Almost Bright Eyed and Bushy Tailed!

Thursday, August 18th 2016

Some of the bird ringers have had several early starts recently.  They were at another site over the weekend and at the Crater this week, as the Mipit season has just started.  CES 11 had to be carried out today as the forecast for the weekend is so wet and windy. 

There were four Kingfishers caught over the weekend and the photos taken show what beautiful birds they are.  No excuse for showing several photos.


It can be difficult to ensure a good photograph that does the bird justice, as they can decide to have a good look around by moving their heads180 degrees. This is rather disconcerting when watching them through the camera.  So to get two together, watching each other is an excellent result.   Thank you Leanne.


Most often the only thing you see of a Kingfisher is a flash of brilliant blue and in this photo you can see why that is so.

Back view of Kingfisher

Ringing Meadow Pipits, Mipits, started in late August 2011, since then we have ringed over 7300.  The weather at the Crater is critical and although calm at Foxglove, the wind may be blowing at the Crater so ringing is unable to take place.  Being so 'high up' you can see any inclement weather that is coming your way!   We are catching the birds as they stop on their migration route to feed, so the season is limited to about eight weeks.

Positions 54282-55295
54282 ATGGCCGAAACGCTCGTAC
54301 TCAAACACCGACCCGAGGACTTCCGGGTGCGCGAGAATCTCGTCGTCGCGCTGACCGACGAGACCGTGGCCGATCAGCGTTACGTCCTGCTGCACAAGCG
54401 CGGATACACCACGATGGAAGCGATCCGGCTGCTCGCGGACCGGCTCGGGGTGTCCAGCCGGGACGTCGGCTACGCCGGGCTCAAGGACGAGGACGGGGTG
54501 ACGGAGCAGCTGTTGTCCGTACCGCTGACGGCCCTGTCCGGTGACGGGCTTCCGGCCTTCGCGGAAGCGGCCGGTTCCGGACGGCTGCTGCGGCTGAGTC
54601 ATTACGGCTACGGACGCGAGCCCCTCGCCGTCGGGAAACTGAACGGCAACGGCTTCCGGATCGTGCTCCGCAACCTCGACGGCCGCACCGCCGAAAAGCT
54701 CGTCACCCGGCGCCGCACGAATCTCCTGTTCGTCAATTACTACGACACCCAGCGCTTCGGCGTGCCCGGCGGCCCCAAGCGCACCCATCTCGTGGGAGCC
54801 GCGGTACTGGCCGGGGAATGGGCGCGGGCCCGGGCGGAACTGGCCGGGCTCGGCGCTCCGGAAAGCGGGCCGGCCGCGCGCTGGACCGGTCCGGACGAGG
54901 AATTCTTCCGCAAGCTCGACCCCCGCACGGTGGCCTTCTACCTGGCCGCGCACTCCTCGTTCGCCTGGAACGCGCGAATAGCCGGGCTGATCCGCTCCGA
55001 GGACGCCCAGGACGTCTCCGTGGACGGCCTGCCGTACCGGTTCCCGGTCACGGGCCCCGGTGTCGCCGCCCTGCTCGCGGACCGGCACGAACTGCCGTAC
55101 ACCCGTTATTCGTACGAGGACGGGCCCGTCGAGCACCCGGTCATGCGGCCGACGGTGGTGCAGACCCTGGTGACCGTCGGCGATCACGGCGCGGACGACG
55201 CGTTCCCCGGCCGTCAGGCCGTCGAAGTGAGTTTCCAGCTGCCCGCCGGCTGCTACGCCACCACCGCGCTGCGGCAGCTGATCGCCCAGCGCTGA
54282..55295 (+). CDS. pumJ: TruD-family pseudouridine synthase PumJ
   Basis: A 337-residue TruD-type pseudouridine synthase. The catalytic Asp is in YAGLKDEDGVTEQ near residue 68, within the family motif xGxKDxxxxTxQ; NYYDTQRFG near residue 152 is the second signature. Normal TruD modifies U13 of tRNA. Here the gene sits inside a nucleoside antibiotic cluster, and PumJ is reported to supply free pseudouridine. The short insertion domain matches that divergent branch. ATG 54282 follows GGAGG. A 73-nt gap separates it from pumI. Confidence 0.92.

Meadow Pipit

The majority of the birds caught are Mipits but the catch can include Willow Warblers, Goldfinches and Swallows.  This juvenile Swallow was caught yesterday.


CES 11 started dull but the sun came out and it was very warm.  The nets were raised in net rides that were in pristine condition thanks to the reserve managers and volunteers.  Huge thanks to them all.  Adult birds are still hiding away moulting so the majority of birds were juveniles.  A Great Tit made an appearance today that had fledged in 2009, making it seven years old.  Each net is numbered.  One Great Spotted Woodpecker was caught in the garden net and then flew down to the lake and was caught again. Radio contact ensured that it was released immediately.  Other birds processed included Willow Warblers and Chiffchaffs, Song Thrushes, Bullfinches, Siskins, a Reed Bunting and a Nuthatch. 

Thank you to everyone who helped today.

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